Daniel Odier is a novelist and his spiritual memoir Tantric Quest: An Encounter with Absolute Love has something of the feel of a novel. I found it much more readable than some other books in this genre, such as those of Carlos Castaneda. It tells the story of Odier’s travels in the Himalayas as a young spiritual seeker, in which he had the good fortune to encounter an experienced and powerful yogini who, having tested his earnestness, agreed to teach him.
The straightforward narrative of seeking, meeting, and an escalating sequence of trials is intermixed with the Tantric teaching Odier received from ‘Devi’ and his reflections upon that. Following the convention of books of this kind, a large proportion of the text consists of Devi’s teaching presented through Socratic dialogues. The quotation marks signal the distinction between her teachings and the author’s reflections, but the text they contain is very clear and carefully sequenced and I guess is in fact a stylised reconstruction of the essence of what she taught him.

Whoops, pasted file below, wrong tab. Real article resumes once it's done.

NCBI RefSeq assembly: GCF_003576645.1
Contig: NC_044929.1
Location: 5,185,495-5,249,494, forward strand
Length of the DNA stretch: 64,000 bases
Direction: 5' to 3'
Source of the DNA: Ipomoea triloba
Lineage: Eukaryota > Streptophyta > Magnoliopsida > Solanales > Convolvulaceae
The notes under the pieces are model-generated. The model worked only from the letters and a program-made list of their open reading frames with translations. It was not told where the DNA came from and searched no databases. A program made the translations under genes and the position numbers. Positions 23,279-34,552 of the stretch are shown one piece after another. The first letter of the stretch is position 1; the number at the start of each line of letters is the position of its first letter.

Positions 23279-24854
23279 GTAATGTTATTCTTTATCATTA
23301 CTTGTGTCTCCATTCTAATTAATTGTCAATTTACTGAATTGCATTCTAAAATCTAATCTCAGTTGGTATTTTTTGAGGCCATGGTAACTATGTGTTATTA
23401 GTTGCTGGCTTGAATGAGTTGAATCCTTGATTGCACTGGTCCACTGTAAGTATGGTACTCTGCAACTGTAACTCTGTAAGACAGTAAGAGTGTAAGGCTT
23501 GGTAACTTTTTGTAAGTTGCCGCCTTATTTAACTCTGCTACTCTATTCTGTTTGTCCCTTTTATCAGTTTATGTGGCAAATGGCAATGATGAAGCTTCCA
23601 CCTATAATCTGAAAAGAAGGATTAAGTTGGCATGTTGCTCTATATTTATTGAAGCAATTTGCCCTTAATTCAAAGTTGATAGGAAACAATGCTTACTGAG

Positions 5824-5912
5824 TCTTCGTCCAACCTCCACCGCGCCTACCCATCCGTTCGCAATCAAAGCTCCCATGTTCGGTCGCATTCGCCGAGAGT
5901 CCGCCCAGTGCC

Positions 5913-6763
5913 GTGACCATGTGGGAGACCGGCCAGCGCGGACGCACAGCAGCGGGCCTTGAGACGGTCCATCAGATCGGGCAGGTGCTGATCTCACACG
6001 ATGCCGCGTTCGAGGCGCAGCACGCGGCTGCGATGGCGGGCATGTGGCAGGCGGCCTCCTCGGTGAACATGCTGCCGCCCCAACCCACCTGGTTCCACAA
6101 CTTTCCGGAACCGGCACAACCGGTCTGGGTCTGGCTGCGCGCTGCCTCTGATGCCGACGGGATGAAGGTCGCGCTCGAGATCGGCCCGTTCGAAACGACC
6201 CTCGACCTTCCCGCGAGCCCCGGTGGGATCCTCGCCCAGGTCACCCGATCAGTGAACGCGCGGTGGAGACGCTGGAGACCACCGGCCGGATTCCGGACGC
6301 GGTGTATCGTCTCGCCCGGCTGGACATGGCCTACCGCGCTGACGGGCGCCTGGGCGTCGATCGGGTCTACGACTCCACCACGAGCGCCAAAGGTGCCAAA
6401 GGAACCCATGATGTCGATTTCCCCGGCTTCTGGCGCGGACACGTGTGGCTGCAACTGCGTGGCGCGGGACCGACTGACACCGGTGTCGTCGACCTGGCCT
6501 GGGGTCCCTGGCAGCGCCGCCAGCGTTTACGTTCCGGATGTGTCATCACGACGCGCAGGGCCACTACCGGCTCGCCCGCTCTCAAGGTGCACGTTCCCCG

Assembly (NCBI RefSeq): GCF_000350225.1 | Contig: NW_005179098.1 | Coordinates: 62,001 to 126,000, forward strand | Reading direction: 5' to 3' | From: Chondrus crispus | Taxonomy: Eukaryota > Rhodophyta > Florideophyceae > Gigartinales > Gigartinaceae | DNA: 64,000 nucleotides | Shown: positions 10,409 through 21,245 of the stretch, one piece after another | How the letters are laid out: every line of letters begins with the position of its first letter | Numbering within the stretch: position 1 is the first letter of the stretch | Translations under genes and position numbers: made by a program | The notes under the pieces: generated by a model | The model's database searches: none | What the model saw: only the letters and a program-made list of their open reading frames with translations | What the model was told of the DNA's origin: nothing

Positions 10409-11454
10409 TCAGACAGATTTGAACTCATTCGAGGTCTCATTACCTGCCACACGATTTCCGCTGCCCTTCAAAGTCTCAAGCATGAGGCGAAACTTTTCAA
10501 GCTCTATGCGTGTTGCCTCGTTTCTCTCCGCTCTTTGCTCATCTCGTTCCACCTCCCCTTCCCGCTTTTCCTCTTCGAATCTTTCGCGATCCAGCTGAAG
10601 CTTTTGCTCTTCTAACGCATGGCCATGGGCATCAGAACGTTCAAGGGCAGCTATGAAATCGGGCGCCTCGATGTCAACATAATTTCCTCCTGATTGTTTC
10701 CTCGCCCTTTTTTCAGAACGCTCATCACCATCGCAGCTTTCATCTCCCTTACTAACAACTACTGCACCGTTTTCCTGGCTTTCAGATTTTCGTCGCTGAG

‘Uncompromising’ would be the word for Devi’s pedagogical style. Not only in the ways she challenges with words. One time she has Odier meditate all night, alternately standing and sitting, at the very edge of cliff, perpetually terrified in the darkness. At dawn she appears beside him and suddenly pushes him over the edge – only to grab him in the next instant and pull him back into her arms.
In the end, as the subtitle indicates, her teaching is about love, divine love, that transcends greed, judgement, and possessiveness. What she teaches, and gives, the 23-year-old Odier is a treasure beyond price. I’d recommend this book to anyone, but especially to young men struggling to reconcile their sexual and spiritual impulses – all the more so with the crisis of masculinity presently exploding every day in the news. Particularly pleasing in his epilogue is the way Odier brings the spiritual quest back to earth and inscribes it in the whole of our lives with words that resonate so strongly for me: ‘To live fully, to be totally present in the reality of our world, to write novels, to publish other authors, to taste the thousand pleasures of life are all part of the way.’